Erikson’s team mate Cadet Maj. Sabrina Keenan said, “It helps me focus. If I can focus for two hours on a circle then I can probably focus on a math test.”

    Parents also see the benefits of their children’s participation in the program.

    “You can see it in their behavior,” said Darci Jacob. “Hunter has more self-confidence and pride since joining the [rifle] team.”

    “Steven [Lester] has learned respect and team-building skills in the [JROTC] program,” said Louise Lester another Sarasota parent.

    In contrast to the average high school student who doesn’t participate in in the program, retired Sgt. 1st Class and former Army Ranger Mark Mebes stated, “It exposes them to things to a segment of life that they wouldn’t normally be exposed to. I think it’s important for young kids to get as many experiences as they can when they’re forming their view of the world.”

    One of his shooters, Cadet Capt. Evan Jamison agreed.

    “I don’t think they really know how to get out of their comfort zone with people,” he said. “They stay in their cliques and friend groups, which is too bad because once they get out past high school and past college, they won’t really have that experience with people different than themselves.”

    Mebes is the coach for Walla Walla High School in Washington, one of the oldest JROTC programs in the country and he has built his program to reflect the values of a Ranger unit, living by the creed, “Earn it every day.” He has 85 shooters on his team and only 10 can be Sporters. Seven members make up the Precision squad and only four can travel to the National Championship. Mebes refers to his Precision shooters as “the elite” similar to Army Special Forces in nature and concept as not everyone can be on that team.

    Each individual is responsible for his or her own advancement through countless hours of practice and determination, making each cadet better and better.
    As a result of the team’s overall structure, one of Mebes’ shooters was being scouted by the rifle coach of the U.S. Military Academy at West Point. Another had won last year’s National Championship as an individual. Another was the Junior World Three-gun Champion, a non-JROTC shooting competition in 2015. Senior and Cadet Maj. Sabrina Keenan is the 2016 JROTC-Army Champion and will attend the Naval Academy Prep school after graduation.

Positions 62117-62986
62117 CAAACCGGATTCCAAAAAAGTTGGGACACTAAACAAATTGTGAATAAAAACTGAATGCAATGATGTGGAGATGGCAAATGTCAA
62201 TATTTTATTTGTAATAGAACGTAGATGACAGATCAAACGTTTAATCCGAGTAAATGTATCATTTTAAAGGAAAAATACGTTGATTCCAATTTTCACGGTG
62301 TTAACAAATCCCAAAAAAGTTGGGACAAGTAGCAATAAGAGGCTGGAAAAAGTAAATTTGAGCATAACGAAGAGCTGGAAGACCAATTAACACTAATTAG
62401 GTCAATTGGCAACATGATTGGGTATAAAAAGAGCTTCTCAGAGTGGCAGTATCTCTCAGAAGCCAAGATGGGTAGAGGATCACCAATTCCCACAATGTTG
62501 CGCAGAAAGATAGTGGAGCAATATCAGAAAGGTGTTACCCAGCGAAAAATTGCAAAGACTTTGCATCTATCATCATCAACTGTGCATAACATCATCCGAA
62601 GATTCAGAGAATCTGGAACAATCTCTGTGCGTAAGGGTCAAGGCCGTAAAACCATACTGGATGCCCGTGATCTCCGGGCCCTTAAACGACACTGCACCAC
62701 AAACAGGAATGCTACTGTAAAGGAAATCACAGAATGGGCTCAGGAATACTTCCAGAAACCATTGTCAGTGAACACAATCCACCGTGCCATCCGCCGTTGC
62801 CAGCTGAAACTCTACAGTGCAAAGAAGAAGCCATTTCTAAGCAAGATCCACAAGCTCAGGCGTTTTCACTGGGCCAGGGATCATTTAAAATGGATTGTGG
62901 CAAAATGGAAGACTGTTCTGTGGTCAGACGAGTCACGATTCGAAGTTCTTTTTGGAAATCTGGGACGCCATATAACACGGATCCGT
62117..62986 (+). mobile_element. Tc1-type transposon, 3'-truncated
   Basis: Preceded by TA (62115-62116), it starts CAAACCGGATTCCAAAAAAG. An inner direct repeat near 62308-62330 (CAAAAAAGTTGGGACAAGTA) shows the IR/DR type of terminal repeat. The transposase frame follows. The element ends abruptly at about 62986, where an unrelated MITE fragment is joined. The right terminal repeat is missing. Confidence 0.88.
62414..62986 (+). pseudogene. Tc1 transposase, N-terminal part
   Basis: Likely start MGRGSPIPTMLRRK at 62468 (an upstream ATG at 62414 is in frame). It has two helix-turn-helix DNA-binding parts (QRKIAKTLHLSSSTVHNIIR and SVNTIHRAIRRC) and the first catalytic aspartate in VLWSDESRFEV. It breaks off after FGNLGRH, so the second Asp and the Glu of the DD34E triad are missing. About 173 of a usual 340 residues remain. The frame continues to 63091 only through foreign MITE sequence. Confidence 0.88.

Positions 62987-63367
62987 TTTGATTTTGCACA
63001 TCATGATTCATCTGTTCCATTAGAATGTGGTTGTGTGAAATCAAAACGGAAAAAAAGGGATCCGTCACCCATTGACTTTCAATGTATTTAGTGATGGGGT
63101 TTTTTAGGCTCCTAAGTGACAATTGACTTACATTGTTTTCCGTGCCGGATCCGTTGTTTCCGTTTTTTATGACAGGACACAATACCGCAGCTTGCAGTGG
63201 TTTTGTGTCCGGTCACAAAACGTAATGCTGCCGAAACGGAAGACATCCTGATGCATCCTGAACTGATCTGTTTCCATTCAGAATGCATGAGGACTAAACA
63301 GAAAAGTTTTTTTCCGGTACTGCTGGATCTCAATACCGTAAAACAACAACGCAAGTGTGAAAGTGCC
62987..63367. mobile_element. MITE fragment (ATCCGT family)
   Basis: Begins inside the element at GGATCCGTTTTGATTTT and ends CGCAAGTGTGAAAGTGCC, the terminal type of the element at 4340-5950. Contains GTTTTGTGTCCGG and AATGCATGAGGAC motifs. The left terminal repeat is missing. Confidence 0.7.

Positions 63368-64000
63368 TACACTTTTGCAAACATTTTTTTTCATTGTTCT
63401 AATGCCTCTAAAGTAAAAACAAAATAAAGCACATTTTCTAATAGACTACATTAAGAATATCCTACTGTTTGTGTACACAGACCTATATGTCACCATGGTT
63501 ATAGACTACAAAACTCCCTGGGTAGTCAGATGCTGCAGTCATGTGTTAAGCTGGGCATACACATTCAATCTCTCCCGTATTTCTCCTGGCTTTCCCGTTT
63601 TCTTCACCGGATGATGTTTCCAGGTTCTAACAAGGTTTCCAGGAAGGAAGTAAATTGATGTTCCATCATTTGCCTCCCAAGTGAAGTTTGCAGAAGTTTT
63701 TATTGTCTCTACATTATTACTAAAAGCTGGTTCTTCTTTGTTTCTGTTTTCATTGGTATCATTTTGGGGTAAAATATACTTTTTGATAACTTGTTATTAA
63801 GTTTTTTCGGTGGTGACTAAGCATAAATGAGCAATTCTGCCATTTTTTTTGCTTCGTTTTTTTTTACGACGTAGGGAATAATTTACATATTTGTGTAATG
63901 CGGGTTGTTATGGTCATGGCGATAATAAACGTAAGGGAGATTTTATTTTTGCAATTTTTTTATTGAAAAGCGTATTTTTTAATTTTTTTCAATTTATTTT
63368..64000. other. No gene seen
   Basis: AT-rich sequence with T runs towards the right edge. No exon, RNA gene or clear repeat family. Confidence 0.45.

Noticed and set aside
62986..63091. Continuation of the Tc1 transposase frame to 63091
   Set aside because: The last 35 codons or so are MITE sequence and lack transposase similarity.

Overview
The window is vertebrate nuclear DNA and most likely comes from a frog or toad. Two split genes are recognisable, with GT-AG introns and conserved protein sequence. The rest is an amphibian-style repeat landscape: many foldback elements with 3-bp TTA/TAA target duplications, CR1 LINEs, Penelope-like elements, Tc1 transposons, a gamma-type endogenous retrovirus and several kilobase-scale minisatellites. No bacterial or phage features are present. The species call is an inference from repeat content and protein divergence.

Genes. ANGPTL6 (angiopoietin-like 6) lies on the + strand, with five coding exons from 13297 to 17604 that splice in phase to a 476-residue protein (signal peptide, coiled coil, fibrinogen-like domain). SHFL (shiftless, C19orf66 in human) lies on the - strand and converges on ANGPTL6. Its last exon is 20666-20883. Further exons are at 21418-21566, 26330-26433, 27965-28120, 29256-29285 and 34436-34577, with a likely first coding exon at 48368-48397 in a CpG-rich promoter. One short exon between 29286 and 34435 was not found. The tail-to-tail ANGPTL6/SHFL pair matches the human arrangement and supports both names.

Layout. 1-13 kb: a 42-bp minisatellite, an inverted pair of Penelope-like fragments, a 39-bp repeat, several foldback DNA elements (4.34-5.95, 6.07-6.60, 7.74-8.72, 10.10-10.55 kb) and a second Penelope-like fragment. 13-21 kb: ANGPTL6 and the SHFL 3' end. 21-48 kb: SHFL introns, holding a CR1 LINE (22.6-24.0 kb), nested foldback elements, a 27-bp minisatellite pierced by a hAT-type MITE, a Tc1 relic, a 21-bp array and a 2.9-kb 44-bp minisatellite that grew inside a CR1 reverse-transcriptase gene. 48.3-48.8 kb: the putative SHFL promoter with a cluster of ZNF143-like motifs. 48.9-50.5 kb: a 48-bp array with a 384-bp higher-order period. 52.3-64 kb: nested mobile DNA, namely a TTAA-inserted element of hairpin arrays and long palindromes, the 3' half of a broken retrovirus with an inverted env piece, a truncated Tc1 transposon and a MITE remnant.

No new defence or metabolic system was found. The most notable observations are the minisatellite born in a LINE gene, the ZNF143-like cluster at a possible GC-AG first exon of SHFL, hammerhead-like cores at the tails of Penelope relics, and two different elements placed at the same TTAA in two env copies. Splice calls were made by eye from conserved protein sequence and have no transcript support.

Another major theme mentioned consistently is that of family.

    “We’re kind of like a family,” said Walla Walla’s Daniel Enger. “Except we’re a little dysfunctional. But when it comes down to hard times we all come together and we know how to get through it.” Enger was the 2015 Precision National Champion.

    When asked about her team, Keenan stated unequivocally, “They’re my family. They’re definitely my family.”

    “These girls are like sisters,” said Gainesville coach Bourdeau. “They don’t just shoot on the team, they’re almost inseparable, they do everything together.”

    “We’re all a giant family,” said Hunter Jacob. “They’re my brothers and my sisters, I love them all and I’d do anything for them."

    “The program positively contributes to their successful accomplishment of goals throughout their lifetimes,” said Col. Thomas Bell, Director of the JROTC program.

    “The benefits our Cadets receive from participating in this air rifle competition far exceed the ability to consistently hit the targets accurately. The real win for them is in the tangible attributes such as focus, discipline, perseverance and teamwork, which will serve these young people long after their competition days have ended.”



    Date Taken: 03.19.2016
    Date Posted: 03.22.2016 19:20
    Story ID: 193179
    Location: ANNISTON, AL, US 

    Web Views: 238
    Downloads: 2